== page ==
Similarly, Jessen argues that this § 1983 case involves issues not addressed in the Article 78 proceeding, specifically, his allegations of unconstitutional retaliation. Although Jessen did not assert a claim precisely denominated as a First Amendment claim in the Article 78 proceeding, he did fully litigate his contention that the abolition of his position was not based on economic considerations and that the elimination of the position was done in bad faith. The State Court, accepting the defendants' evidence that the position was eliminated due to financial considerations, specifically found that Jessen had not demonstrated any "lack of good faith in the manner in which [the cost savings] was accomplished."

 In determining whether the claims presented to the district court are inextricably intertwined with prior state court determinations, "the test is whether the federal district court would necessarily have to determine that the state court erred in order to find that the federal claims have merit." Khal Charidim Kiryas Joel v. Village of Kiryas Joel, 935 F. Supp. 450, 455 (S.D.N.Y. 1996) (citing Pennzoil Company v. Texaco, Inc., 481 U.S. 1, 25, 95 L. Ed. 2d 1, 107 S. Ct. 1519 (1987) (Marshall, J., concurring)) (other citations omitted). In this case, a finding that Jessen's position was in fact eliminated in retaliation for the First Amendment protected activities of Jessen or Doody would necessarily contradict--and in effect overrule--the State Court's judgment that the elimination of the position was based on economic considerations and was not undertaken in bad faith. The Town's actions could not be both retaliatory and in good faith. The first prong of the collateral estoppel test is thus met because an issue essential to plaintiff's First Amendment claim was decided adversely to him in the Article 78 proceeding.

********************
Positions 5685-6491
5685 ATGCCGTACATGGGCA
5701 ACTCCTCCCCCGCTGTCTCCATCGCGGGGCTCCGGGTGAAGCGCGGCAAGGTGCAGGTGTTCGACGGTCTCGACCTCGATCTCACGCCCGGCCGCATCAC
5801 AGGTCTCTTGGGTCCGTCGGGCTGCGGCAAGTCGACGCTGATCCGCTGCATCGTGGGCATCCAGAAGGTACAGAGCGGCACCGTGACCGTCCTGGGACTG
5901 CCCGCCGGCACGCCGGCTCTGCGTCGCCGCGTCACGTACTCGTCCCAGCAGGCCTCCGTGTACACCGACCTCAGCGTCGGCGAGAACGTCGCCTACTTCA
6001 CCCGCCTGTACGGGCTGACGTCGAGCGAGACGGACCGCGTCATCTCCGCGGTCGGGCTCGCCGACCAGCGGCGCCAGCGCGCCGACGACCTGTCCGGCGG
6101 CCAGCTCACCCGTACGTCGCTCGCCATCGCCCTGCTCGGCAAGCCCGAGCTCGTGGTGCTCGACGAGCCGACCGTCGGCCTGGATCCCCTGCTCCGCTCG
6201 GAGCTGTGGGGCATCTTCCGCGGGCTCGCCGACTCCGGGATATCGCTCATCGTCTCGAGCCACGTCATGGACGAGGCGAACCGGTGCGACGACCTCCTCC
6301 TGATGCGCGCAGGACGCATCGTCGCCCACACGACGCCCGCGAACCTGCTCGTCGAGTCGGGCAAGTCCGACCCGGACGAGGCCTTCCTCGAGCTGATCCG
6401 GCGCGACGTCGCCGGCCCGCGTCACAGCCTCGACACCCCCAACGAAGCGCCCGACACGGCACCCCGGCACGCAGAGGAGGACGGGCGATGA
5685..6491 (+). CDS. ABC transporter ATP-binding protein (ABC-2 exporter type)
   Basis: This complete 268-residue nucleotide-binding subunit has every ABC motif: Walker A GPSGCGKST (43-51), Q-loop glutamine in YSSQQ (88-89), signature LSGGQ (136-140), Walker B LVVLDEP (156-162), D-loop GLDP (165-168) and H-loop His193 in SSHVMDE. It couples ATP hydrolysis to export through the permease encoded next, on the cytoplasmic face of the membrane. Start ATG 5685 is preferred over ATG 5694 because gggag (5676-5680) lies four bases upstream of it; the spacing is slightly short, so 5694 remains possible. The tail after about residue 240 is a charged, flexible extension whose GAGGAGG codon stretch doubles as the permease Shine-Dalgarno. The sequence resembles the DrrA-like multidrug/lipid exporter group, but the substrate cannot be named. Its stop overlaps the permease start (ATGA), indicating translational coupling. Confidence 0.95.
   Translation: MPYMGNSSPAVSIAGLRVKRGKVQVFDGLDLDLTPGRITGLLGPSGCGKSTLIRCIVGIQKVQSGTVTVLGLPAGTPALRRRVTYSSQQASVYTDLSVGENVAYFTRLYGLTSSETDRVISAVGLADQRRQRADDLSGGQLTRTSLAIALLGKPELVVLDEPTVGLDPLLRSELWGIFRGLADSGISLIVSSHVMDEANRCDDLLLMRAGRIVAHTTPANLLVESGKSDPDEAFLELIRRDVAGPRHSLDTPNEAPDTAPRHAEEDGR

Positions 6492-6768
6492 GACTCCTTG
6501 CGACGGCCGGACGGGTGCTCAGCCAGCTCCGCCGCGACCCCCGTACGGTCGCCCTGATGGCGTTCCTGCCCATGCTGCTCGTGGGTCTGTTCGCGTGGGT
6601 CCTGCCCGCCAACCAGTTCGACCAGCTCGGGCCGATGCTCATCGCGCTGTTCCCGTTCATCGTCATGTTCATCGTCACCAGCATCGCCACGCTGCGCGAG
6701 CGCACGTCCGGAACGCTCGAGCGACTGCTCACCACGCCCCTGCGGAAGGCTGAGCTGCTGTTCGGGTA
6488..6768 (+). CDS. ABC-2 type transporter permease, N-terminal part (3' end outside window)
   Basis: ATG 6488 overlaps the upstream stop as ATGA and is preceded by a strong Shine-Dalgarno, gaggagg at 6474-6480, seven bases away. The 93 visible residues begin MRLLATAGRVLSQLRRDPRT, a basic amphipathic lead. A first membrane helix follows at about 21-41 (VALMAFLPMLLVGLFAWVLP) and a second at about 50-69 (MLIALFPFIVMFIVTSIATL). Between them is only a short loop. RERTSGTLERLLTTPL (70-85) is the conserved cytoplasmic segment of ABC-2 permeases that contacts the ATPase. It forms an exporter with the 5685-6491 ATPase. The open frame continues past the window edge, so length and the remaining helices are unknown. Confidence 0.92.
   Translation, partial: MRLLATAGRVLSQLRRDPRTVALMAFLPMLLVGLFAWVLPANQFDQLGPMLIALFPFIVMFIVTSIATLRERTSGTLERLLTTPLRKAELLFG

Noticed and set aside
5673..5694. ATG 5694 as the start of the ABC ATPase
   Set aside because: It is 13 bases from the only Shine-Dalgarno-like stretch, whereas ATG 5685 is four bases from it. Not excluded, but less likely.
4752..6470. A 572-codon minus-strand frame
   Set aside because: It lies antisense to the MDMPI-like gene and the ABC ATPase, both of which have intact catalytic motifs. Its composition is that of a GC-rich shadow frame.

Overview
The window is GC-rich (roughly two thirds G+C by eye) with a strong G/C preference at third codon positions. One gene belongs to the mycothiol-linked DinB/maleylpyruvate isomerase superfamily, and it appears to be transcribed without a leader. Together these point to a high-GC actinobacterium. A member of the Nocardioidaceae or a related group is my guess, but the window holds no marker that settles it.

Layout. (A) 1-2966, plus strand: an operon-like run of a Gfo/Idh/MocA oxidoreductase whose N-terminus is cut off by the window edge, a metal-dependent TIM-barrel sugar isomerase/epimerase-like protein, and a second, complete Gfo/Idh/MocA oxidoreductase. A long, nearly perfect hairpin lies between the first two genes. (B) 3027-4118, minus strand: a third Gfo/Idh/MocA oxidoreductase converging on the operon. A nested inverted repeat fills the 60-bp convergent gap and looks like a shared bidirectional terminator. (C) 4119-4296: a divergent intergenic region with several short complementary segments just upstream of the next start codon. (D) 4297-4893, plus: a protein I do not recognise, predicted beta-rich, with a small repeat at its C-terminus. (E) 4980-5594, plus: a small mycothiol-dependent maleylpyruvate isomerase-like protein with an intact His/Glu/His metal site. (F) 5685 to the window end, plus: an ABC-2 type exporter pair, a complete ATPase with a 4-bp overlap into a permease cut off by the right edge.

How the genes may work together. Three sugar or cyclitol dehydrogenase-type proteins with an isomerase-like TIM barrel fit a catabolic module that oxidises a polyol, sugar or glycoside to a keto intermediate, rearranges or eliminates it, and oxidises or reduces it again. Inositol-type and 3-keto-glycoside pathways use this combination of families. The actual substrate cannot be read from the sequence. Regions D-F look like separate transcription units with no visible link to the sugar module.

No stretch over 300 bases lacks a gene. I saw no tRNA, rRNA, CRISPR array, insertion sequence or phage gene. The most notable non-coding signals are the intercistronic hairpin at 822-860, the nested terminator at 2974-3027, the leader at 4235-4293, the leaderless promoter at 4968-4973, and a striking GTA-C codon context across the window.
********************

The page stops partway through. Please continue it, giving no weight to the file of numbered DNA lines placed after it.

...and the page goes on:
The second prong of the collateral estoppel test is that the party against whom collateral estoppel is asserted must have had a full and fair opportunity to litigate the issue in the prior proceeding. Giakoumelos, 88 F.3d at 59 (citing Schwartz v. Public Administrator, 24 N.Y.2d 65, 73, 298 N.Y.S.2d 955, 246 N.E.2d 725 (1969)). Constitutional claims may, of course, be heard in an Article 78 proceeding. Hellenic American Neighborhood Action Committee v. City of New York, 101 F.3d 877, 881 (2d Cir. 1996) (citing Christ the King Reg. High Sch. V. Culvert, 815 F.2d 219, 224-225 (2d Cir. 1987)). In this case, there is no evidence that Jessen was deprived of an opportunity to litigate fully the circumstances of the abolition of his position, an issue essential to his First Amendment claim.


 For the reasons stated, defendants' motion is granted. The Clerk of the Court is directed to dismiss the complaint.


 Barrington D. Parker, Jr.


 Dated: White Plains, New York

 June 26, 1998